3. and at least 25 significant policy or regulatory reforms that induce measurable increases in private sector investment in local agribusinesses operating in smallholder agrifood
value chains.

Sourced from Vanguard News Paper.

Call For Youth Presenters at the Think Tank Event on Science and Policy Options on Climate Change and Fisheries in Africa

Youth, this is yet another opportunity.

NEPAD Fish Node

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Grab this rare opportunity to present your views on what the youths can do to safeguard fisheries and aquaculture against climate change”

Deadline : 15th November 2013

Download:  Call For Youth Presenters

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Sustainable food systems for food security and nutrition -IFAD President’s speech #WFD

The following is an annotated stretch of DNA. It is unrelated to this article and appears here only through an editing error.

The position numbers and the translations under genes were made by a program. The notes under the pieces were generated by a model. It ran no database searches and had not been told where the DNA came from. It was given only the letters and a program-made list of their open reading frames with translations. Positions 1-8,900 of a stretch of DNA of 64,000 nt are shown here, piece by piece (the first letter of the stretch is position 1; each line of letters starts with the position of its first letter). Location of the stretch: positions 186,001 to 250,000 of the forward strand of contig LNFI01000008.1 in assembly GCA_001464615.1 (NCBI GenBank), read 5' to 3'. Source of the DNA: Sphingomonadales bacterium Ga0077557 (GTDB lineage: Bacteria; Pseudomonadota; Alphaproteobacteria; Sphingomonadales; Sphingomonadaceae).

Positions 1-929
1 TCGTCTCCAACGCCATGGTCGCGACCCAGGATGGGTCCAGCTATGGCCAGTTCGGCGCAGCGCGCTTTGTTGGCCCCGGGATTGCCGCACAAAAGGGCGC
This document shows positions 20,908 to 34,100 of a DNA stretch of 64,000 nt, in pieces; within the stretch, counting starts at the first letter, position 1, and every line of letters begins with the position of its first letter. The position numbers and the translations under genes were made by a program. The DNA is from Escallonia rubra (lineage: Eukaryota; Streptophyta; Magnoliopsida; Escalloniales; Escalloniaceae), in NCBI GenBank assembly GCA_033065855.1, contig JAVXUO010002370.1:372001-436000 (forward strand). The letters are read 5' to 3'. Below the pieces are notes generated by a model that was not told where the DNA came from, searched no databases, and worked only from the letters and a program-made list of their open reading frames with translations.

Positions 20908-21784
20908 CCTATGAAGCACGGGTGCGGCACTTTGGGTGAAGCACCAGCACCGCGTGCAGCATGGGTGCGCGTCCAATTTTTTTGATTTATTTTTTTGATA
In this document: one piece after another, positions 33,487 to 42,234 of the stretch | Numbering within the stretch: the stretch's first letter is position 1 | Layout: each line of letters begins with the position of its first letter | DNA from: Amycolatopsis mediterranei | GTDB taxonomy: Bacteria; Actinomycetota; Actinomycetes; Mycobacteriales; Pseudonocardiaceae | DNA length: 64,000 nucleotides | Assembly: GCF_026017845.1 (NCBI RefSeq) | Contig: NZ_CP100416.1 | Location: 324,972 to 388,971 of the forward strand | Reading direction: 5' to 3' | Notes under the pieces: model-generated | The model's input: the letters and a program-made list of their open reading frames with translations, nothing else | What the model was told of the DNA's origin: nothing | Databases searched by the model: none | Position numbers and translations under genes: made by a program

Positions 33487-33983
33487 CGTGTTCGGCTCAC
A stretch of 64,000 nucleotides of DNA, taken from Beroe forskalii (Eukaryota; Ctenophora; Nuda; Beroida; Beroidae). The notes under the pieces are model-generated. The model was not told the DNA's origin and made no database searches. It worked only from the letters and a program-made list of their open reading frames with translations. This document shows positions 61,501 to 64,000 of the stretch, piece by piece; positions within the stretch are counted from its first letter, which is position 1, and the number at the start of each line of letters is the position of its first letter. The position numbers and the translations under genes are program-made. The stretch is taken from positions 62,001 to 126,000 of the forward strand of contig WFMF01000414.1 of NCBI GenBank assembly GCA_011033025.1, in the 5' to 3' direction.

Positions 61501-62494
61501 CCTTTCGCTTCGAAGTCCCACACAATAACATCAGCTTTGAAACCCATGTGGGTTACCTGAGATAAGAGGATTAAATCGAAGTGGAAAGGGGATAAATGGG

Statement by IFAD President on the occasion of the 33rd observance of World Food Day

Today, on World Food Day, I am not going to talk to you about climate change, although our topic is sustainable food systems.

Neither am I going to talk to you about the financial environment, although it has an important relationship to food security.
Nor am I going to talk to you about the 842 million men women and children who go to bed hungry every night, appalling as that statistic is.

You already know about the human suffering caused by poverty and hunger, and the role played by climate change and unstable economies.
Today, what I want to talk to you about is not what is wrong, but about the steps we must take to set it right. I want to talk about three elements that are preconditions for sustainability. Three things that need to change because, without them, all of our well-meant efforts will not be generating the lasting benefits that 842 million people need.